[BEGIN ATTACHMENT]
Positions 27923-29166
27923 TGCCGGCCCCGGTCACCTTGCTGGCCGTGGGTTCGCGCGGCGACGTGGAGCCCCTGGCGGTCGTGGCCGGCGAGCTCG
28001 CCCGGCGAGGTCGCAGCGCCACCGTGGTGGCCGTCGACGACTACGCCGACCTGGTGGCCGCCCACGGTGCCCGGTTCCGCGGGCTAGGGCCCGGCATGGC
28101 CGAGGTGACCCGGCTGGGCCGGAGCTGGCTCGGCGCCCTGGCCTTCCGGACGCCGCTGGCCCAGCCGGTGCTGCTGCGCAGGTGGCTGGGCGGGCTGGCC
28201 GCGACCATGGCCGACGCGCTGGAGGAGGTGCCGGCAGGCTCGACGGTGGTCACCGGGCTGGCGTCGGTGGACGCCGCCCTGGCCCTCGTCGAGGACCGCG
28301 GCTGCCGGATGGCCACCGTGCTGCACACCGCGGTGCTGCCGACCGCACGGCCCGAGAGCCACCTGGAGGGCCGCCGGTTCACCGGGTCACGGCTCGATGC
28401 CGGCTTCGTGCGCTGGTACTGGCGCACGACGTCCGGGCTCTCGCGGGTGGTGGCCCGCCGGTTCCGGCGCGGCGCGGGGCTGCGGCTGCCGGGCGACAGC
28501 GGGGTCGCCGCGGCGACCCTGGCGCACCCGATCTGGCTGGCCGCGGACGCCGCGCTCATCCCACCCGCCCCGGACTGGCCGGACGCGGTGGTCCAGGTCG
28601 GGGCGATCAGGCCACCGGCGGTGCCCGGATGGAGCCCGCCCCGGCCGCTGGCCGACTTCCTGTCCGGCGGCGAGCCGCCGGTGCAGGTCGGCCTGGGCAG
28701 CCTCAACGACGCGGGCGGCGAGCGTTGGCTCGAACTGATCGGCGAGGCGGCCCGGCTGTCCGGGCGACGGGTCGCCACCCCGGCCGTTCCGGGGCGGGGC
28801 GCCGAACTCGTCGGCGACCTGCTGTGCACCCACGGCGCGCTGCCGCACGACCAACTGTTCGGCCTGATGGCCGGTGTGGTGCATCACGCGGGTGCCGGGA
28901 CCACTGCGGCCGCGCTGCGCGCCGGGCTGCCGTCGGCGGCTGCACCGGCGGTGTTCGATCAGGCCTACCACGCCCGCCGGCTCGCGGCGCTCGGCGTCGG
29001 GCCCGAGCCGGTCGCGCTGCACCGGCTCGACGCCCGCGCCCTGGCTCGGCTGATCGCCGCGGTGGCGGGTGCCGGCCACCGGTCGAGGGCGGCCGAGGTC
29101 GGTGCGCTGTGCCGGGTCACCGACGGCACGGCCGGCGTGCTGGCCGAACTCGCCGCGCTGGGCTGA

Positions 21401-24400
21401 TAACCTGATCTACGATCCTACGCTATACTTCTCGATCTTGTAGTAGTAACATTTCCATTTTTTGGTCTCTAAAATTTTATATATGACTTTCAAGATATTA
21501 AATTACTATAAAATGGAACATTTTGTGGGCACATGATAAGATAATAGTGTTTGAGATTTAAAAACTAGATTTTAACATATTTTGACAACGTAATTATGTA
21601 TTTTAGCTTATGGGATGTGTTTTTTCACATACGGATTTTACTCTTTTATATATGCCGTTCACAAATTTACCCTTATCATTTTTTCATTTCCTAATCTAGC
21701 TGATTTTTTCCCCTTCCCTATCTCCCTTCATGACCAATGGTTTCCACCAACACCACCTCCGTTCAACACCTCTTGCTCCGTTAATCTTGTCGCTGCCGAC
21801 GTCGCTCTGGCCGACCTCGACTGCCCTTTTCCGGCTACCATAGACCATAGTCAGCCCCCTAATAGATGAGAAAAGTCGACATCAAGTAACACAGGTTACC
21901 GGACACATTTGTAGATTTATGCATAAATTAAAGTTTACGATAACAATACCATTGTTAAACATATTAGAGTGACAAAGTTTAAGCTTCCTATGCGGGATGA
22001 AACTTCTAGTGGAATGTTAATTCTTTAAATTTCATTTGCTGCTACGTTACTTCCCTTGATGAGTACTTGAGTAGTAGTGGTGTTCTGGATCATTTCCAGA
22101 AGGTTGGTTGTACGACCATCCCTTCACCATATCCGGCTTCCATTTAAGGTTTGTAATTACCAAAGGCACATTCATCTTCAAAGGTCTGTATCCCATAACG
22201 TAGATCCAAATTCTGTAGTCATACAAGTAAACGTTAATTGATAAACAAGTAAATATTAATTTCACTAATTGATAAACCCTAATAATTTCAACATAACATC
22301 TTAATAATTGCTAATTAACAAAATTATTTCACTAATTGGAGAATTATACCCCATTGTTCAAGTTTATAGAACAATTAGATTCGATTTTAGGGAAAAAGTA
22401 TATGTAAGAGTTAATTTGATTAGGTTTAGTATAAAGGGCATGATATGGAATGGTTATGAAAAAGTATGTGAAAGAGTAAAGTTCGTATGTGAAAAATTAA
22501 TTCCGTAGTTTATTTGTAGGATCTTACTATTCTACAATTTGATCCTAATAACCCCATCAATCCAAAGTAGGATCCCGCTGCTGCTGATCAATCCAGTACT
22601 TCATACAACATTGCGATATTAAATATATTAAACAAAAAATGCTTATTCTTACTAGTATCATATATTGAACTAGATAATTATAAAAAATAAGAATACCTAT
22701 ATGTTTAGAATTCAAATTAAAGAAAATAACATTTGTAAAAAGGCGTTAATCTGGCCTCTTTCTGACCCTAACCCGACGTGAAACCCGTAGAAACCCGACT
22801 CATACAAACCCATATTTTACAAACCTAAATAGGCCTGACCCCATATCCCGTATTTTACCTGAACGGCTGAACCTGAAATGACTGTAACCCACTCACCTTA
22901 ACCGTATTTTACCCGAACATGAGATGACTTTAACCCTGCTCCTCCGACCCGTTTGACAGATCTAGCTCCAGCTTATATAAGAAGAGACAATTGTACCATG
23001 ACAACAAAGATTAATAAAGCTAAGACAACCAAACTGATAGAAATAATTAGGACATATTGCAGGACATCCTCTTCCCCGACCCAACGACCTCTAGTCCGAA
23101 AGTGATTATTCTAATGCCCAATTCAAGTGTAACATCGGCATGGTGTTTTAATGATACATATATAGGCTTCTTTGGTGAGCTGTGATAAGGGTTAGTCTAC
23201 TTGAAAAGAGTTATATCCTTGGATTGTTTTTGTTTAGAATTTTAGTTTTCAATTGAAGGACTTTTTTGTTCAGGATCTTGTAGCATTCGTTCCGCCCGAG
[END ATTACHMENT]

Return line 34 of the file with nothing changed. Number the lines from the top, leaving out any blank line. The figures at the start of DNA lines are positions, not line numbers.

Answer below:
23201 TTGAAAAGAGTTATATCCTTGGATTGTTTTTGTTTAGAATTTTAGTTTTCAATTGAAGGACTTTTTTGTTCAGGATCTTGTAGCATTCGTTCCGCCCGAG